Republicans in Congress have no rational explanations for why they’re refusing to support the For the People Act, which would expand voting rights and guarantee that those who want to vote can do so easily, so they’re resorting to absurd excuses for their attack on the most sacred pillar of American democracy.
A perfect example of this can be found in remarks made on Wednesday during a Senate hearing on the For the People act by Sen. Cindy Hyde-Smith (R-MS), who was responding to comments from Senate Majority Leader Chuck Schumer, who criticized efforts in some states to eliminate voting in Sunday, a time when many African-American churches have set up “souls to the polls” movements to encourage voter participation.
Hyde-Smith said it was wrong to vote on Sundays, and then explained why:
“Georgia is a Southern state just like Mississippi, and I cannot speak for Georgia, but I can speak for Mississippi on why we would never do that on Sunday.”
The Mississippi Republican then held up a dollar bill and proclaimed:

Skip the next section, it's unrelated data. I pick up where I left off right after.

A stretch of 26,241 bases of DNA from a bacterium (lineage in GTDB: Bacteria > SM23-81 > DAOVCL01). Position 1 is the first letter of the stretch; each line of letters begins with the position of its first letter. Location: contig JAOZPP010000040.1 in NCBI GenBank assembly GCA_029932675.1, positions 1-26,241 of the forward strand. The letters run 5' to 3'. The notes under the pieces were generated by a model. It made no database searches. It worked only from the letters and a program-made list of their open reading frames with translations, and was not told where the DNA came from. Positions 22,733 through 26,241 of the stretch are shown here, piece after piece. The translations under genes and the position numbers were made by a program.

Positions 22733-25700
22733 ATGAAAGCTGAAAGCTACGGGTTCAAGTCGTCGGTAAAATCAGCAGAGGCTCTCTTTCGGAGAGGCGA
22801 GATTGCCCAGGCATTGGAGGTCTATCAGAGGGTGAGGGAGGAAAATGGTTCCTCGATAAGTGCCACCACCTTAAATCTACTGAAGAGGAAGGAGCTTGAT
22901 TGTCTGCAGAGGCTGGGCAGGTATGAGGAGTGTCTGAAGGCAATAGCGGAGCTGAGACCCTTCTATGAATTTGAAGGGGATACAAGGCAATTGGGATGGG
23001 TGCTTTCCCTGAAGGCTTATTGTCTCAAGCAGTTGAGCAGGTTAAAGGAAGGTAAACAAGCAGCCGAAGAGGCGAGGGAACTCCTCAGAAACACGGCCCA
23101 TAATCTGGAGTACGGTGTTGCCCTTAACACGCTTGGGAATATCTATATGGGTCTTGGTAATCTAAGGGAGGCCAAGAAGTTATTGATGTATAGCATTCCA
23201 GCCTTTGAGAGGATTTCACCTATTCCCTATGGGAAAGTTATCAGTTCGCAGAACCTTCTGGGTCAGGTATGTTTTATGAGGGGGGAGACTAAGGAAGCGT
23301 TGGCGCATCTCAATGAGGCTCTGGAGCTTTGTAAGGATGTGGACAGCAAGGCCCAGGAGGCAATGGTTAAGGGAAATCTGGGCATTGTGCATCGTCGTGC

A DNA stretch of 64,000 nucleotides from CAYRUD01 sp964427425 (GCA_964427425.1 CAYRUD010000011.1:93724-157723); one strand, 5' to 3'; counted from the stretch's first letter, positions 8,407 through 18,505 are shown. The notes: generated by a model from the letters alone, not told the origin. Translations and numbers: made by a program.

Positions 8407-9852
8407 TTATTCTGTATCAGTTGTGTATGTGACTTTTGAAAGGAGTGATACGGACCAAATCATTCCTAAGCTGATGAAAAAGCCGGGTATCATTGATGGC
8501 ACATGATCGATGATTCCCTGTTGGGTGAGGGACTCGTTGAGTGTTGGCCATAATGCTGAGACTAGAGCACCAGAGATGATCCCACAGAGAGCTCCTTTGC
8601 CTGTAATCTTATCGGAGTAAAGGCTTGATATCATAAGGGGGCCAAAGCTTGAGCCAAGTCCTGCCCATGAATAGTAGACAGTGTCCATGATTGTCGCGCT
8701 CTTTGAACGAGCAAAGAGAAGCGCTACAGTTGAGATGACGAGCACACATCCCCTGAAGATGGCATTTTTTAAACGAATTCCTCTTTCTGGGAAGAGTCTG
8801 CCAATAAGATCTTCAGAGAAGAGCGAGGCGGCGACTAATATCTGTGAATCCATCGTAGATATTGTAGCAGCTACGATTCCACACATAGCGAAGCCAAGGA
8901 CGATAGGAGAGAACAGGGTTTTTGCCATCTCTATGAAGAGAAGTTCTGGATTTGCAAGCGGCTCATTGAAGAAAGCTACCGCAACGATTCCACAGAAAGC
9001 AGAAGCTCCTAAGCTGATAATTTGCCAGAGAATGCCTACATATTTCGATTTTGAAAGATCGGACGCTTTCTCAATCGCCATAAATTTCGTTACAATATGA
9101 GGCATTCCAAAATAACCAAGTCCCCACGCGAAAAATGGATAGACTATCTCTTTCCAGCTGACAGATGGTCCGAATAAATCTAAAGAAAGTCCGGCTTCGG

“This is our currency, this is a dollar bill. This says, ‘The United States of America In God We Trust.’ Etched in stone in the U.S. Senate chamber is ‘In God We Trust.’ When you swore in all of these witnesses, the last thing you said to them in your instructions was, ‘so help you God.’”
But Hyde-Smith wasn’t done proving her own ignorance of the fact that the Constitution specifically calls for the separation of church and state, adding:
“(The Bible says to) remember the Sabbath and keep it holy. So that is my response to Senator Schumer.”
Really?! What about being sworn into the Senate on a Sunday? Is that keeping the Sabbath holy? Because as the Washington Post notes, that’s exactly what Hyde-Smith did:
“Hyde-Smith, who finished the last two years of her predecessor’s term, was sworn in for a full six-year term in January. She took the oath on a Sunday.”
Do as I say, not as I do. Right, Cindy? Isn’t hypocrisy a sin, too?
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